Chicks and Brooder/Coop Transition

Discussion in 'Raising Baby Chicks' started by CheeseandCackles, Aug 25, 2019.

  1. CheeseandCackles

    CheeseandCackles In the Brooder

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    Good morning!

    To give a little background I bought chicks about 4 months ago straight run and and ended up with more than I wanted in roosters. So I got another batch a little over a month ago.

    At week 6 for the new chicks, the brooder I was using quickly became too small. I underestimated how fast they outgrew the brooder without being the same size as my older chickens. The size difference is staggering. Naive me thought that I’d be able to integrate around this time but have since read otherwise. (Because of size difference) I’ve bought a larger brooder/pen and moved those 6 week old chicks to the garage with the lamp turned back on.

    So here’s my question:

    Should I build another smaller coop for this transitioning period until they’re up to size and can more readily integrate?


    I feel they’re going to outgrow this new playpen area quickly.

    64023A25-E433-4D7F-9BBE-CD73CF97C5A7.jpeg

    Here’s a photo of their pen area. Please excuse the mess.
     
    doublecrossranch likes this.
  2. MerazT

    MerazT Chirping

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    I actually built a lot of bidding spots in the run, they really like to hide in cynder blocks, and plastic totes with holes like from the grocery store they use for vegetables, I put them in the run when i was transitioning them out of the garage in different time increments at night however the older pullets don't bother them so I'd let them sleep there at night eventually they got used to them and don't bother them any longer ...here's a picture of one of the cynder block and basket set up. They'd come out when they'd feel comfortable and go back in by themselves. The bigger pullets were to big to enter but perfect for the little ones. I put food and water for them to in the baskets. Hope that helps, at least that's what I did, lol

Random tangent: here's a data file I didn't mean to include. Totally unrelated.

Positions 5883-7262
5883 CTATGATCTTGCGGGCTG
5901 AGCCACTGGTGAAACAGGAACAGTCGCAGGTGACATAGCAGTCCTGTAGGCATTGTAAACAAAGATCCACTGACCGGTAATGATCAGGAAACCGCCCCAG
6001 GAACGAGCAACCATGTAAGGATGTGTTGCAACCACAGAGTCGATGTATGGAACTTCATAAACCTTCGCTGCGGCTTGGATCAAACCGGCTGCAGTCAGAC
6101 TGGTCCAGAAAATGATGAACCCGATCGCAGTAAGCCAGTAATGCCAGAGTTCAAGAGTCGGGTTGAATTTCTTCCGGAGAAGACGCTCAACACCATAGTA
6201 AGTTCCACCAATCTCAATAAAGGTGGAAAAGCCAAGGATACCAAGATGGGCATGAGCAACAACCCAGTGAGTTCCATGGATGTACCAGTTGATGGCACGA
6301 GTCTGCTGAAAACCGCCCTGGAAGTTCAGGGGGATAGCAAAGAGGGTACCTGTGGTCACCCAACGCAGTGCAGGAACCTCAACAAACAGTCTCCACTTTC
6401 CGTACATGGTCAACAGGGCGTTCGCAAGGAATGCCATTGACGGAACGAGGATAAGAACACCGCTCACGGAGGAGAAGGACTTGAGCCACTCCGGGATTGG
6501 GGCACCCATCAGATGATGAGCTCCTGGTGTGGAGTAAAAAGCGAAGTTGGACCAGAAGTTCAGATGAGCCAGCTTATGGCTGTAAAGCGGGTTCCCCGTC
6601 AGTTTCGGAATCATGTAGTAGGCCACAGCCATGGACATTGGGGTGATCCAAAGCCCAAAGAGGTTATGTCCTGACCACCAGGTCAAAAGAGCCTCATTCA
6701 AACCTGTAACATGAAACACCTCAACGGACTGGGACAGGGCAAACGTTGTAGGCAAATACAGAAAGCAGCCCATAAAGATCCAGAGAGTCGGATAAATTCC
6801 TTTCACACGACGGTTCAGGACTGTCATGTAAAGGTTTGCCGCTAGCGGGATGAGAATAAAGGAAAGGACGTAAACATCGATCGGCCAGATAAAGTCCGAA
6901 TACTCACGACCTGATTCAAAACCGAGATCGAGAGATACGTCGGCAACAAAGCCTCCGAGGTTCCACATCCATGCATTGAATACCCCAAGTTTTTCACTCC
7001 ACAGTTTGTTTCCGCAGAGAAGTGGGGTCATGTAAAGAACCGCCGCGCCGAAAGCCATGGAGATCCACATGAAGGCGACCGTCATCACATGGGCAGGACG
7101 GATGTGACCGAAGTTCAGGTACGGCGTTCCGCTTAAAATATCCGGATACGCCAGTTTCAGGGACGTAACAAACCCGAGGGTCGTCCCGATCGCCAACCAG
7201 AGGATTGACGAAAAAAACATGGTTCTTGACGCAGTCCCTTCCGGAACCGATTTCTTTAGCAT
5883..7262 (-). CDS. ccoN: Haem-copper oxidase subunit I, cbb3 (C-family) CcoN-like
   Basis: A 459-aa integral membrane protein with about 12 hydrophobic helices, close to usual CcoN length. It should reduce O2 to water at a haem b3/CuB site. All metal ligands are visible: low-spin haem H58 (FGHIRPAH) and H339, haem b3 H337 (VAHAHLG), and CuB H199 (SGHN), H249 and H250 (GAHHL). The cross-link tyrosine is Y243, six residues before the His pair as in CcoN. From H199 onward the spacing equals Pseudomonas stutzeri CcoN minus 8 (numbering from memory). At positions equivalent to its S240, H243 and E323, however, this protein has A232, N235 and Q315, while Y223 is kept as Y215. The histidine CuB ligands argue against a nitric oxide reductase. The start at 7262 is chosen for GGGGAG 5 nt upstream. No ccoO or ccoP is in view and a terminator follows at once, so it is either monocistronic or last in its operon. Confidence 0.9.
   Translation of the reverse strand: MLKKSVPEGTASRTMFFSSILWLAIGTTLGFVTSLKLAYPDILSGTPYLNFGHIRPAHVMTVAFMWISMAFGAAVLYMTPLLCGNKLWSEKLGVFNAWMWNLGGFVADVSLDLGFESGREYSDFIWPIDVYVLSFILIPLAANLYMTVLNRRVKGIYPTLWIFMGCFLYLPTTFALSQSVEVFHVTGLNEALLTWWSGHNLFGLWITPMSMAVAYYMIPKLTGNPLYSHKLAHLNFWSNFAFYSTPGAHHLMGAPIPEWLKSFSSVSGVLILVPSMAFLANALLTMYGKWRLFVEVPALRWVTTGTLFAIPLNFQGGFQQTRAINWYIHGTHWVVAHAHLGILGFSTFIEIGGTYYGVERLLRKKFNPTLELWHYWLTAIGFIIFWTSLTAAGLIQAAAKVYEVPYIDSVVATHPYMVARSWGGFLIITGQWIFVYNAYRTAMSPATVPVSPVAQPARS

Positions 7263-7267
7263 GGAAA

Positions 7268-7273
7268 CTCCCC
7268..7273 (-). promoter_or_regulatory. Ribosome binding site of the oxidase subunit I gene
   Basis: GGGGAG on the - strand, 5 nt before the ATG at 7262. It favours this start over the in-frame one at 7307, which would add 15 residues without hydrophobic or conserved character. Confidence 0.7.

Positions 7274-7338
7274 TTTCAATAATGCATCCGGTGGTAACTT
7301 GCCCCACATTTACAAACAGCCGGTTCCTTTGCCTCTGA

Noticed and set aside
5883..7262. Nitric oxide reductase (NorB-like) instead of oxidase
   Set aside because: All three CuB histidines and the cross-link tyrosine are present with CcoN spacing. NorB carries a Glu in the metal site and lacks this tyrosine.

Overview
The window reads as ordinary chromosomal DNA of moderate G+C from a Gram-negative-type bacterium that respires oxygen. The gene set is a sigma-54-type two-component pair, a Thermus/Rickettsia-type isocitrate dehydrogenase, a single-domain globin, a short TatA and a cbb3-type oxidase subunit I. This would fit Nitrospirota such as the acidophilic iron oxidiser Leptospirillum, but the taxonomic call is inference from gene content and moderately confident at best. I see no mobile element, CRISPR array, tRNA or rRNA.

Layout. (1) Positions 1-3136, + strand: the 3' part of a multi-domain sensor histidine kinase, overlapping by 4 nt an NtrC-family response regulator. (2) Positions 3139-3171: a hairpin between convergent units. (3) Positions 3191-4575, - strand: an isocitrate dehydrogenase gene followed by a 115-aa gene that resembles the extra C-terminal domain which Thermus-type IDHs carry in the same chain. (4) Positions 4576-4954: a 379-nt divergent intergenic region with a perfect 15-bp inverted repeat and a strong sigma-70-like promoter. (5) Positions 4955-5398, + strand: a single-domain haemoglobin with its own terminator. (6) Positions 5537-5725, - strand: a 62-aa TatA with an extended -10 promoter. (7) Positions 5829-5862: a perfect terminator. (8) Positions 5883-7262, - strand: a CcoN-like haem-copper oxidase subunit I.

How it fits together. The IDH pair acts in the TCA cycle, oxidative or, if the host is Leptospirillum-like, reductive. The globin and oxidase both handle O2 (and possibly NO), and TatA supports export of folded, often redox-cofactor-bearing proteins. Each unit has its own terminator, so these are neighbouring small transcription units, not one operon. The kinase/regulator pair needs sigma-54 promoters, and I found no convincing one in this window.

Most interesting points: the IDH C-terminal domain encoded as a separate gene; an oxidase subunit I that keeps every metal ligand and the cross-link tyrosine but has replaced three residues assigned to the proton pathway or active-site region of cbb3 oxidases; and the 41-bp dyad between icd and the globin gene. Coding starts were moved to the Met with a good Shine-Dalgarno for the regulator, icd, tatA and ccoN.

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  3. Quackter

    Quackter Songster

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    Feathered out like that they can handle the cool pretty well. Like MerazT was saying, make sure they can hide from the big ones. It sounds like she did good with a make shift size sorter.
     
  4. CheeseandCackles

    CheeseandCackles In the Brooder

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    So I wanted to move them outside because they were so feathered I’d thought they’d be O.K. Then this TSC chick shamed me for thinking that and said I should leave them inside for another 3 months. I was kinda stunned. I will say last night it dropped to 61 outside, but thought the coop would stay warm enough with body heat.

    Thank you MerazT, I will look into constructing some hiding places.
     
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  5. Quackter

    Quackter Songster

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    Yeh, I'd say until winter your hens are the bigger danger. I lost a little RI Red hen last week, they had been in together for a week. 12 chickens in a 25x40' bushes and places to hide ,I "know" which hen did it and she's gonna be soup. The mean one is a black australorps, known for being all sweet and docile. They are with people, but she's down right vindictive with other hens. The other australorps I have doesn't act like that. Just keep an eye on them. TSC doesn't always have the best advice.